- The Washington Times - Wednesday, July 24, 2002

Martha Stewart is about to go from sullied domestic goddess to movie of the week.
NBC entertainment President Jeff Zucker announced yesterday that the network is rushing a saga of Mrs. Stewart's various potboilers, cliffhangers, financial travails and saute techniques into a production to be ready by May.
The film would "stir the pot," Mr. Zucker said, and certainly would include ongoing investigations of Mrs. Stewart's dubious Wall Street activities.
This may not be the only Martha movie, if it follows current trends: There are already six different projects taking on Enron's fall, including "The Crooked E" over at CBS.
Is there an actress out there to portray Martha Stewart, perfect homebody and ferocious mogul?
"Oh, of course. Martha's a real American icon. Hollywood is full of women who could take that on," said Robert Ferrell of Ross Lacy, a Los Angeles-based casting agency that has found proper thespians for Fox, MTV and Disney projects.
"Yeah, we'd put out a call for someone wholesome, creative somebody women want to be like," echoed his brother Jacob Ferrell, also a casting agent.
The pair speculated NBC would chronicle all six decades of Mrs. Stewart's life, which has included impoverished childhood, chilly marriage, crabby friends, conniving enemies and legal encounters great and small.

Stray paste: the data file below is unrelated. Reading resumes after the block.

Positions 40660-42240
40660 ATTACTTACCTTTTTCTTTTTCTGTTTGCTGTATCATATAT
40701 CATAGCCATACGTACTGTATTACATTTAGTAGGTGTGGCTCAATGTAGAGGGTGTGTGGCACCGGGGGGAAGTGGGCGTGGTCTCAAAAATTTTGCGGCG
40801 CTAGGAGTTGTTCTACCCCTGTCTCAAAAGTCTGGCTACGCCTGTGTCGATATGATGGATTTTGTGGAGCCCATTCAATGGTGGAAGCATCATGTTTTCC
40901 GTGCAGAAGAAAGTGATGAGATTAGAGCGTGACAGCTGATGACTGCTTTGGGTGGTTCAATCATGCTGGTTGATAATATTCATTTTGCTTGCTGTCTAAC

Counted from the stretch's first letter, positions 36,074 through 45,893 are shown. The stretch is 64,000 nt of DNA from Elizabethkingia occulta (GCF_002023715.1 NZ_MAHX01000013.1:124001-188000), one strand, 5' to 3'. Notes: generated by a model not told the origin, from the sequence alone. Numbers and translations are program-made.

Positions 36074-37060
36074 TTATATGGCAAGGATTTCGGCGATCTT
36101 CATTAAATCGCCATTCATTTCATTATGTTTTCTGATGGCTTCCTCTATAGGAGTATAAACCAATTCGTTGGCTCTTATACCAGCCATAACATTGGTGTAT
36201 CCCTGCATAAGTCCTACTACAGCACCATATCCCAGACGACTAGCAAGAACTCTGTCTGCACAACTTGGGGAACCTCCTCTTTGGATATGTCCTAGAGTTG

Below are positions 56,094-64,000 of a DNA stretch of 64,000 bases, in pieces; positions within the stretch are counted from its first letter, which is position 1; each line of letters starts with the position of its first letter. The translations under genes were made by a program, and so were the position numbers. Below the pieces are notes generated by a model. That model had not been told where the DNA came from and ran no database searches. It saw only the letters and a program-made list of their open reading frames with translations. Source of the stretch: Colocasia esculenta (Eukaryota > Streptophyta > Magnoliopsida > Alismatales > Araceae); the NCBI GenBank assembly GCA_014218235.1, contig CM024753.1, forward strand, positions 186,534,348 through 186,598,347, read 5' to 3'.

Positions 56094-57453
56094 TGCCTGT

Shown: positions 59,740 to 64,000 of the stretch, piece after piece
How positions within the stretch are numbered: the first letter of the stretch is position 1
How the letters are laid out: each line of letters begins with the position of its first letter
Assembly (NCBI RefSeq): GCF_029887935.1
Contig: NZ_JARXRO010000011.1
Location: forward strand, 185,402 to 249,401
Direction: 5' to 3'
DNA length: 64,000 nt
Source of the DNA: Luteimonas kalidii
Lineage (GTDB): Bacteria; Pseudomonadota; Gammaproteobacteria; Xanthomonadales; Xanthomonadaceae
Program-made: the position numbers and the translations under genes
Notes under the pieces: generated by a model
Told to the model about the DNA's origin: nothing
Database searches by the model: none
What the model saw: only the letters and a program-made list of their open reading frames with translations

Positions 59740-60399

"Which would call for, like, three different actresses," the first Mr. Ferrell reasoned.
"The decision should be creative," his brother said with a sigh. "But once the producers, directors and the network get in on it, it's not so creative."
There will be plenty to work with. Mr. Zucker noted that a script was ready, based on "Martha, Inc.," a biting unauthorized biography by Christopher Byron described by a headline in the Globe tabloid as "Mean Martha Stewart Exposed."
Needless to say, Kmart home of the Martha Stewart line banned the Globe from its stores.
But Mr. Byron, who once surveyed Mrs. Stewart's backside as she worked out on a Stairmaster, was convinced he had the perfect rags-to-riches tale.
"She sure didn't become a billionaire businesswoman by setting a perfect table and clipping dead heads off begonias. Martha got there by steamrolling everybody who got in her way," Mr. Byron told the online magazine Salon.
Miss Stewart continues to have vigorous fans and foes alike.
A recent America Research Group survey found that 20 percent of regular Martha Stewart shoppers said they were less likely to buy her namesake goods again because they felt "betrayed."
Meanwhile, supporters founded the "Save Martha" group, complete with Web site (www.savemartha.com), letter-writing campaign, T-shirts and chef hats. The media have mistreated Miss Stewart, opines site editor Jon Small, because "men don't like it when women make more than they do."
Press vitriol is better suited for "the truly venal the pedophiles, the Enron execs," he added. Still, a "Save Martha" rally in New York last Friday drew only four persons.
But none of that resonates in Japan, where Martha Stewart admiration continues unabated. About $11 million worth of her products sell each month in leading department stores. Martha magazine is now available in Japanese, and plans are afoot to expand into South Korea and Australia.

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